The dynamics and long-term effects of multi-actor research programs
This thesis addresses two main questions: How do multi-actor research programs organize collaborative research activities? And do multi-actor research programs have long-term, sustainable effects on scientific knowledge production?
Societal relevance, valorization and the usability of scientific research are central concepts in contemporary science systems. The requirement of relevance is especially salient in multi-actor research programs. These popular organizational forms link their research agendas to the challenges that society faces.
To address these challenges, multi-actor research programs aim for collaborative research activities across organizational and sectoral boundaries. Despite their popularity and far-reaching ambitions, there is little clarity about the organization and effects of these policy instruments. Little or no attention has been paid to the programs’ actual approaches to agenda-setting and coordination. In the context of these programs, stakeholder involvement refers to a broad range of activities.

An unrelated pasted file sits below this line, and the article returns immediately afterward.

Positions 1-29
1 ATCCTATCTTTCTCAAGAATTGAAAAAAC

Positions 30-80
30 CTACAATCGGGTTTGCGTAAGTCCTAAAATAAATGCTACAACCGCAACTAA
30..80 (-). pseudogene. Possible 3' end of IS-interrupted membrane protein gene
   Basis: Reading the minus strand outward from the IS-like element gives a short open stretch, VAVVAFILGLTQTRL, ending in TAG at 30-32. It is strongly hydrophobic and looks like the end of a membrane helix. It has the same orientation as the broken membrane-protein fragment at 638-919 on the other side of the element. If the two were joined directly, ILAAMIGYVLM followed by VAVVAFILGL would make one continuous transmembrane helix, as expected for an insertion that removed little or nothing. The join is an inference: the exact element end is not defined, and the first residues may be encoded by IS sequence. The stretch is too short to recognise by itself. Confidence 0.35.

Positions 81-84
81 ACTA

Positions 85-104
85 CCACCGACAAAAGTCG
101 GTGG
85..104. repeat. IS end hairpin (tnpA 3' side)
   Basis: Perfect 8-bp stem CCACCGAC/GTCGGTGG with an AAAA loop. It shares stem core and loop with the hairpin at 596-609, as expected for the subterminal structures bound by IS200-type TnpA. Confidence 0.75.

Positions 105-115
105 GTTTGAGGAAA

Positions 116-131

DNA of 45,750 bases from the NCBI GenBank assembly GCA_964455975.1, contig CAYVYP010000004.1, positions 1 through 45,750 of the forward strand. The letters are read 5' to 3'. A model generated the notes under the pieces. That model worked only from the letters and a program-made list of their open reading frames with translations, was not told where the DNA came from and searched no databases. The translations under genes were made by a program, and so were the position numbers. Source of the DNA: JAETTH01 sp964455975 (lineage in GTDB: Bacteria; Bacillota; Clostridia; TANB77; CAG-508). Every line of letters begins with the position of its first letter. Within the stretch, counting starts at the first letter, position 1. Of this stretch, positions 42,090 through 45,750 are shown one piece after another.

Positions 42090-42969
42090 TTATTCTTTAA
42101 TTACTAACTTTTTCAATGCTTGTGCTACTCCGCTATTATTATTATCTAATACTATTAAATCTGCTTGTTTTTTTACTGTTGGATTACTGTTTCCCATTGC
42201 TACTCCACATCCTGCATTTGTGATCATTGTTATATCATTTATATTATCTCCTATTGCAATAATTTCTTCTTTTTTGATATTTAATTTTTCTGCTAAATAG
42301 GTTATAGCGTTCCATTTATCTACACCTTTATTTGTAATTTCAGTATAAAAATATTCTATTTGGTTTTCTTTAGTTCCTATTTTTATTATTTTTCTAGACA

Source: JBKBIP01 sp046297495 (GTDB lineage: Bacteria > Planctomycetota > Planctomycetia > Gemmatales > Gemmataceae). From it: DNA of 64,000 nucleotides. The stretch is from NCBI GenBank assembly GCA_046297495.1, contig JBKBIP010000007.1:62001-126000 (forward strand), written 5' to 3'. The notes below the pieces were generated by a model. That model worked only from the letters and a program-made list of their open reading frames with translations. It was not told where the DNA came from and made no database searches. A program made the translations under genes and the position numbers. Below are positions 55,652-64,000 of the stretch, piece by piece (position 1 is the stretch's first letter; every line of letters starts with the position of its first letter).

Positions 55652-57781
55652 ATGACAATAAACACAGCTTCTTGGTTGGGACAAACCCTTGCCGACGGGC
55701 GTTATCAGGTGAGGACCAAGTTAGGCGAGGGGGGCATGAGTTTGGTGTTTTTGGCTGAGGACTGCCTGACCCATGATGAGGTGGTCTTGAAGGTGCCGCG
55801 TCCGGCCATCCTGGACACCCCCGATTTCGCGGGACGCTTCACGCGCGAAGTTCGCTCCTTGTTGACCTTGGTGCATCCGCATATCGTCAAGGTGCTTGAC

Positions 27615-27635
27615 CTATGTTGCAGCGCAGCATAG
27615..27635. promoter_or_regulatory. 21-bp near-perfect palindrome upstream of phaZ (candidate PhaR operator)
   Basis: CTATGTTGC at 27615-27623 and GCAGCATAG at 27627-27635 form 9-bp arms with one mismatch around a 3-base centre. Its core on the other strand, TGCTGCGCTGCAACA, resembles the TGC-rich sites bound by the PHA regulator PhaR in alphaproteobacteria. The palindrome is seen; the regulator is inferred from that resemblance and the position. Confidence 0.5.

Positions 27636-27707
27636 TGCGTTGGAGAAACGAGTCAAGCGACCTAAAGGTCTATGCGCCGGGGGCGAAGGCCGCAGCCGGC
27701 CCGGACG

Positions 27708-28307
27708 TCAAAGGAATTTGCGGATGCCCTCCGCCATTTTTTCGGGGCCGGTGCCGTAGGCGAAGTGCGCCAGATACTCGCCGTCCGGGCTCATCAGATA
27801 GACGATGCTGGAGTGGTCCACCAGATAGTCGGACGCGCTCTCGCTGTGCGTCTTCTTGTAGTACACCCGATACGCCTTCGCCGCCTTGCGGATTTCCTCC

This thesis addresses two main questions about these programs:
How do multi-actor research programs organize collaborative research activities?
Do multi-actor research programs have long-term, sustainable effects on scientific knowledge production?
The key results of this study address the coordination of research activities in the context of these programs; the roles of stakeholders and their influence on the research process; the ex-ante evaluation of multi-actor research programs; and the skills that participating PhD students develop. The empirical studies in this dissertation show a large diversity between and within multi-actor research programs. They reveal that multi-actor research programs are above all facilitators – not organizers – of collaborative research.
Wardenaar, T., Organizing Collaborative Research: The dynamics and long-termeffects of multi-actor research programs, Den Haag, Rathenau Instituut 2014